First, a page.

Family cancer crisis provides inspiration to major champ Cink

Stewart Cink said he won't travel to tournaments unless his wife, Lisa, is well enough to join him. She is battling Stage 4 breast cancer that was diagnosed last April. Montana Pritchard/PGA of America/Getty Images

SAN DIEGO -- Saturday was a good day for Stewart Cink, and it had little to do with score he shot at Torrey Pines to give himself an opportunity to win the Farmers Insurance Open.

The sun shined brightly, the warm temperatures were a bonus. The views of the Pacific were nice, too, and no doubt it felt good to hit some good shots and get into contention.

But all of it remains secondary to his wife, Lisa's, cancer battle, and the fact that he is even playing suggests that for the time being the fight that consumes them is at a point where they feel good about traveling the PGA Tour together.

Cink, 43, a six-time PGA Tour winner, said he does not enter tournaments unless Lisa Cink is able to join him.

"It's been kind of status quo for her for several months now, which is a good thing,'' said Cink on Saturday after shooting a 3-under-par 69 at Torrey Pines to finish 2 strokes behind third-round co-leaders Brandt Snedeker and Patrick Rodgers. "She's feeling good, she's out here walking around.

"We go back for another big checkup in a little over two weeks and that will be the next update time. But right now she's feeling well. Day-to-day, she's very grateful, just like I am, and we're doing fine.''

Cink spent more than three hours with Lisa at the University of California San Diego Hospital on Monday as she underwent treatment for Stage 4 breast cancer. Lisa Cink was diagnosed last April, and Cink immediately took time away from the tour as she began treatment that did not include surgery.

After playing one tournament which she did not attend, Cink said he would never do that again. She has passed the chemotherapy stage of her treatment and is now on to another phase that includes antibody treatments, which she can do on the road.

"I've learned so much from Lisa about how to fight and how to do what it takes that I thought I could apply some of that to golf,'' Cink said. "She's really been valiant with her struggle and her battle and I figured if she can do that much and be that disciplined, then why can't I?

"It's a little different when we're talking about cancer versus golf. And so it's had a little bit of an effect on my golf because I've been playing a little bit better and it's been more fun and it's been a different kind of fun out here for me. I would say that's been a very positive impact on my golf out here.''

Cink has needed a spark inside the ropes. Since winning The Open in 2009 in a playoff over Tom Watson at Turnberry, he has not won on the PGA Tour. Having resided inside the top 10 in the world for 40 weeks from 2004 through 2009, Cink has not been better than 140th since 2011.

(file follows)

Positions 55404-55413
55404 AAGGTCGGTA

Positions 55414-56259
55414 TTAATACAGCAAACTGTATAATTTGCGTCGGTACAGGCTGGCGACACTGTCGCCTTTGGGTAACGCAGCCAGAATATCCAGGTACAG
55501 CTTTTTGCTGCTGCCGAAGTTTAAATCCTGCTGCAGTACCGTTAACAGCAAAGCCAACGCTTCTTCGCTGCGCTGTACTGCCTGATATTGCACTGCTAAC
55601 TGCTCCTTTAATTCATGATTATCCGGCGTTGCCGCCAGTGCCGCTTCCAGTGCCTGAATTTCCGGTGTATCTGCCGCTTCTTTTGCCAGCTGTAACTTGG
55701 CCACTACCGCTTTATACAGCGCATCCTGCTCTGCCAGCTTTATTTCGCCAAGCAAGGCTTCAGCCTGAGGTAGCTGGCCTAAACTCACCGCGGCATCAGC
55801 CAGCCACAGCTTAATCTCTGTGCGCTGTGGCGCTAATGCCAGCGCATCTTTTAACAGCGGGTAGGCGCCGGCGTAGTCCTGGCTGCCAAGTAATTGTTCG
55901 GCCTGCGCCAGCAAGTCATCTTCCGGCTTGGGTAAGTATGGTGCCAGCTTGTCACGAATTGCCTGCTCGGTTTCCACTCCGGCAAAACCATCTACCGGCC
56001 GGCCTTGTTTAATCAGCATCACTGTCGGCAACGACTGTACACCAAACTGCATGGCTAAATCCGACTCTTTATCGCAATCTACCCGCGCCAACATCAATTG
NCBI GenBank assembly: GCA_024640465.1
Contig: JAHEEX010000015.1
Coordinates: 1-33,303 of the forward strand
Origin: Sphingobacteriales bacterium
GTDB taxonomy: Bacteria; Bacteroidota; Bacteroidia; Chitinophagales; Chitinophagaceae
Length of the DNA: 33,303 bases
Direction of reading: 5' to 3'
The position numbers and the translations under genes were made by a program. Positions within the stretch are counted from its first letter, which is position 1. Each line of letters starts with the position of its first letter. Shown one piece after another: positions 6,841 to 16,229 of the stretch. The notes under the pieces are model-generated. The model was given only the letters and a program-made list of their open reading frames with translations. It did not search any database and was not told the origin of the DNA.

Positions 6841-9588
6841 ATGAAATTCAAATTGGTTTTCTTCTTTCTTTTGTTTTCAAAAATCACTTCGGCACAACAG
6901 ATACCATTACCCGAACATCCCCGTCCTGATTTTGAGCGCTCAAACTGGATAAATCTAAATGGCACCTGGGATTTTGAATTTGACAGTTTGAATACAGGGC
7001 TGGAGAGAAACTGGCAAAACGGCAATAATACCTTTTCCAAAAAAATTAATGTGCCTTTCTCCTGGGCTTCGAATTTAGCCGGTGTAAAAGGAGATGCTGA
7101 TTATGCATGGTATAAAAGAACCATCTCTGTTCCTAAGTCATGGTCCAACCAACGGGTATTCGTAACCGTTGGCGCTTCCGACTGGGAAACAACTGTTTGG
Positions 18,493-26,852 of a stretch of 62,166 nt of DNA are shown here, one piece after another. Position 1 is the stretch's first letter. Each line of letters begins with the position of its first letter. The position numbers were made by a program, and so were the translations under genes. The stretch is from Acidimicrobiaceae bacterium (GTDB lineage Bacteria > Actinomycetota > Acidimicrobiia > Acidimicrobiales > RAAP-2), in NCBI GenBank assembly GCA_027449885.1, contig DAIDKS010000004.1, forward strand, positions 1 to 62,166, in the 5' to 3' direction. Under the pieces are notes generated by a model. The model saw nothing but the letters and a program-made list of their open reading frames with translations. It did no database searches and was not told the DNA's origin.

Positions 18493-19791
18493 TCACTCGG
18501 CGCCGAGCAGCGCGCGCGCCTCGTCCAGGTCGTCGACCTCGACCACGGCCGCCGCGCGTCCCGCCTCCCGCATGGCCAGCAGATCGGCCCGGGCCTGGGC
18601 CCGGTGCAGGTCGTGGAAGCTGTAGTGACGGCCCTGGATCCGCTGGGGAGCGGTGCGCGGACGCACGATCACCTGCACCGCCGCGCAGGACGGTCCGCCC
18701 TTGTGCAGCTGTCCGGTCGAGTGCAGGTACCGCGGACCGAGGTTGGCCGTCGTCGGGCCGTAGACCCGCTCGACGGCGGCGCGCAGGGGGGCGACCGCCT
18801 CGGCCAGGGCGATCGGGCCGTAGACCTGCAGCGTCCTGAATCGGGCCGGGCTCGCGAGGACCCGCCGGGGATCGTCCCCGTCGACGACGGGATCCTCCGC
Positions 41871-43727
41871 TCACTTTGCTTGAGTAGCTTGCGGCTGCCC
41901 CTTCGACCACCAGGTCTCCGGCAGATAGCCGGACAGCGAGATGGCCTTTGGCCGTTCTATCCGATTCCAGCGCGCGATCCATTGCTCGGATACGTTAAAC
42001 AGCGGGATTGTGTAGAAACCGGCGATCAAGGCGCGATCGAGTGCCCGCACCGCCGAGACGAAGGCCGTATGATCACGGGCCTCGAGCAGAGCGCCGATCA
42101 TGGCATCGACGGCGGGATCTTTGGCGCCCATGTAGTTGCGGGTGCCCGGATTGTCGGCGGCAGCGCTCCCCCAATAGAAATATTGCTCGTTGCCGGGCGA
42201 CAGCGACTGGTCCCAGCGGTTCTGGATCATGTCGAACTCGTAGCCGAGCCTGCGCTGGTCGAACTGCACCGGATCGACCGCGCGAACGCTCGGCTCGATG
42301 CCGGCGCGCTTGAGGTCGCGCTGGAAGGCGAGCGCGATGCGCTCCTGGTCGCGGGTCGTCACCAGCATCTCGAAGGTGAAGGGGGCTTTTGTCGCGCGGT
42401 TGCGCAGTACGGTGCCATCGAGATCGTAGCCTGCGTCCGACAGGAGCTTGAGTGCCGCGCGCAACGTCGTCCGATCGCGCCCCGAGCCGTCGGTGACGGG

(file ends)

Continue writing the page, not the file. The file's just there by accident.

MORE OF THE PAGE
Following his wife's diagnosis, Cink played 11 times the rest of 2016, missing three cuts but finding some form late in the year with three consecutive top-15 finishes, including a tie for 10th at the RSM Classic.

Cink's peers are keenly aware of the situation. Snedeker, the defending Farmers Insurance Open champion, said he saw Lisa Cink at the Sony Open in Hawaii two weeks ago, and got a boost himself knowing she was able to travel and watch golf.

"Stewart's attitude and demeanor through the whole process and to see what kind of guy he is has been unbelievable,'' Snedeker said. "It kind of makes us all want to be better guys to see his attitude and the way he's handled everything, and to see him playing better and is hopefully a reflection of how Lisa's feeling, that she's doing better.''

Although he missed the cut last week at the Career Builder Challenge, Cink has been feeling better about his game.

"I'm just playing from a really good, solid sense of peace right now,'' said Cink, who played college golf at Georgia Tech and lives in the Atlanta area. "That may sound surprising because of what we've been through off the course, but our faith has been tested and has been hardened and firmed up to the point where I feel like it's with me everywhere, and that includes the golf course. It doesn't matter, the 76s or the 66s feel kind of the same and that's what I'm after.''

Cink said he is looking forward to being in contention Sunday, a place he has rarely found himself in recent years. He will play in the third-to-last group along with Harris English and Jonas Blixt.

"I don't think any guy out here is not rooting for Stewart,'' Snedeker said. "We all want to see him do well and hopefully see Lisa hug him on the 18th green when he wins again. That would be a special moment.''